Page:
Benefit Corporation certification isn’t just for the world’s retail stalwarts.
On Tuesday, Los Angeles shirting label Frank & Eileen announced it had earned its own sustainability gold star, solidifying its B Corp distinction with a top-ranking impact score of 97.5. B Lab, the non-profit that administers the analysis and certification, awarded the female-run women’s wear brand the second-highest score among U.S. apparel label, trailing only outdoor darling Patagonia.
The rigorous approval process weighs 170 different factors, like a company’s use of sustainable, third-party certified fabrics, efforts to promote supply chain transparency, involvement in the community, financial support for employees and holistic environmental impact. According to the brand, Frank & Eileen incorporated B Corp values into its legal governance before it was certified, “legally enshrining its commitment to purpose over profit.”
Only 24 U.S. apparel companies have received B Corp certification, and of the 100,000 corporations that have taken the first step toward qualification through the B Impact assessment tool, less than 4 percent have ultimately qualified for global certification. Other notable U.S. apparel and footwear recipients include Eileen Fisher, Athleta, Allbirds and Toms.
The company, which got its start with Italian-milled linen button-downs favored by sartorial stars like Oprah, Meghan Markle and incoming Vice President Kamala Harris, now trades in T-shirts, cotton jersey sweatpants, chambray shirt dresses and other casual staples. All of the brand’s knitwear is knit, sewn, washed, and dyed locally in Los Angeles. “Since day one, we have sought to create a product and a company that is the antithesis of fast fashion in every way,” founder Audrey McLoghlin said.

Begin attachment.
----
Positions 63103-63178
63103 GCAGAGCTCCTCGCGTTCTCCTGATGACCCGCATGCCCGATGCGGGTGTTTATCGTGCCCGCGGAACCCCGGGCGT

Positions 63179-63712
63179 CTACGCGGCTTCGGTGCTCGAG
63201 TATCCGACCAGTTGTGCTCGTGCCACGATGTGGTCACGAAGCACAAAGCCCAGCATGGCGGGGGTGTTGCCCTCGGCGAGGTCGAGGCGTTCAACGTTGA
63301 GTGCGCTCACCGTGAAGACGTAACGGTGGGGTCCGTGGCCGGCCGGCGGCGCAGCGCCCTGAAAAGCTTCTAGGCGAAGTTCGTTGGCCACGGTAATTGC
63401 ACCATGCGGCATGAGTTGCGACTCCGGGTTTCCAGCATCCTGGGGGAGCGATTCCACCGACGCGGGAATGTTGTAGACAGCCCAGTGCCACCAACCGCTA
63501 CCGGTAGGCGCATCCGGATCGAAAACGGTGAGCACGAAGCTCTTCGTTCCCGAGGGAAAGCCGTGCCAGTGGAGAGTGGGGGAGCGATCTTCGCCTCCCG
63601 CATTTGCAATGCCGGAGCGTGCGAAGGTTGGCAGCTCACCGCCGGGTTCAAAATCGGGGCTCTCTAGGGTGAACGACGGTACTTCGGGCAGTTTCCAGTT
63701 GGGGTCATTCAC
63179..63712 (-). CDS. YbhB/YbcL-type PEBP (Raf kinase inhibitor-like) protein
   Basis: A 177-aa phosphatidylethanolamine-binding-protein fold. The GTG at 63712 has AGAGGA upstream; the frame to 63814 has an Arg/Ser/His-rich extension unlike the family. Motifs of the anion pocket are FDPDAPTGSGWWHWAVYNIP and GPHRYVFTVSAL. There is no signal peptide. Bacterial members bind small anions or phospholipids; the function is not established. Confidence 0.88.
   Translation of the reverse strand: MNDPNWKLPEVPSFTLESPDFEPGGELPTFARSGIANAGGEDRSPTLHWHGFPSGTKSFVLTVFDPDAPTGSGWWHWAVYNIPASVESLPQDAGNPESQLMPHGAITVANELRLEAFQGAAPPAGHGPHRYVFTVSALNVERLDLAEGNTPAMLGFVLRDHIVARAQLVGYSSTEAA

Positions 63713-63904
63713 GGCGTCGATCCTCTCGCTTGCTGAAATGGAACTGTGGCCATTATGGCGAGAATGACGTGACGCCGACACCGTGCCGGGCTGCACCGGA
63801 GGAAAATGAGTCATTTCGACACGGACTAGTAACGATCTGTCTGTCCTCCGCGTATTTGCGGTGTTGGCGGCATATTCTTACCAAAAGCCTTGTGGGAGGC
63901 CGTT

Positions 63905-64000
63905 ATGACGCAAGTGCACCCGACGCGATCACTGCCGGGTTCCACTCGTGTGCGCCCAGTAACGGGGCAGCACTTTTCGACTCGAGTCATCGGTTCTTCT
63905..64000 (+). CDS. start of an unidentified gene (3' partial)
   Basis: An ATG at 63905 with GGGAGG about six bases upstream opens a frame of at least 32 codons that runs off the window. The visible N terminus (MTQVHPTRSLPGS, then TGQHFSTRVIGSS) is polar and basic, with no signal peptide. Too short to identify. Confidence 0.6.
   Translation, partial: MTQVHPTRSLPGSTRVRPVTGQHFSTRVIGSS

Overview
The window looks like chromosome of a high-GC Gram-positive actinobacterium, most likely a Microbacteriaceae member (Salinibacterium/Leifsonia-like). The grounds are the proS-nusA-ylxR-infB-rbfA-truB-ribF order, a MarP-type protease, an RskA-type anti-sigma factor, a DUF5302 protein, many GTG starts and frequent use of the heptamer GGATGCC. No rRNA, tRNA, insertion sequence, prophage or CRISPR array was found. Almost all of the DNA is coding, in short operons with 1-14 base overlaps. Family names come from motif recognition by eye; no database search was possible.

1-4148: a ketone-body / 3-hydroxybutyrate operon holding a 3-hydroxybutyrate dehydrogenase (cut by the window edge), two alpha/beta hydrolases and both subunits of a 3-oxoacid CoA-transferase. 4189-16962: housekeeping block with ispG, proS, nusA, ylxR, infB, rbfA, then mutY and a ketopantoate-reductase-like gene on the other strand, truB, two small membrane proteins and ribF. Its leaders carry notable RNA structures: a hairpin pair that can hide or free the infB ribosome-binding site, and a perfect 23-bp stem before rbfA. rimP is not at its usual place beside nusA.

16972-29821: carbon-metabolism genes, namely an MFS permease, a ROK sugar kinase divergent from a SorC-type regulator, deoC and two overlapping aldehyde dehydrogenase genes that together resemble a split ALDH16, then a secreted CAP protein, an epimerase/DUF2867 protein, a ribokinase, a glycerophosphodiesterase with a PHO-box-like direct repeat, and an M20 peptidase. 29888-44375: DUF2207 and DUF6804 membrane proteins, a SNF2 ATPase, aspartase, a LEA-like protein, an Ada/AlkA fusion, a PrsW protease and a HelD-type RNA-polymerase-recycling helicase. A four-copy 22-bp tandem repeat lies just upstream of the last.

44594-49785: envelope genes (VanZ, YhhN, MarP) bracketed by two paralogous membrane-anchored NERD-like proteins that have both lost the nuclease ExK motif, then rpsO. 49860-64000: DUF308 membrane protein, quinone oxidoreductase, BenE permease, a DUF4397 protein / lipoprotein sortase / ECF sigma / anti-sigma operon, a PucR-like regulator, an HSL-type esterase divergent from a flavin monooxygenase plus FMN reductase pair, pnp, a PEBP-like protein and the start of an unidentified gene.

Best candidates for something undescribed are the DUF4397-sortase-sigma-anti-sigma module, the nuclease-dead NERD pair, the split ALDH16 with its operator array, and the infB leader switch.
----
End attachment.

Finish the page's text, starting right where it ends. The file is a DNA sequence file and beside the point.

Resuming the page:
But certifications matter, she added, “especially as we face an unprecedented moment of change in the global fashion industry.” McLoghlin, a former engineer who founded the company in 2009, said that she was proud that Frank & Eileen had met the B Lab’s stringent standards and that it would “embrace the opportunity to double down on our values as we head into our second decade.”
Over the next 10 years, the brand, which was inspired by Italian men’s wear, will donate $10 million to bolster leadership opportunities for women across the globe. Frank & Eileen kicked off that pledge with a $300,000 donation to the Malala Fund, Nobel laureate Malala Yousafzai’s non-profit organization that advocates for girls’ education.
“Millions of girls are at risk of never returning to school when this pandemic is over,” Suzanne Ehlers, CEO of the Malala Fund, said in a statement. “To keep girls on track, we’re supporting locally led initiatives that are helping girls continue their education from home and fighting for policies that will allow girls to return when schools reopen.”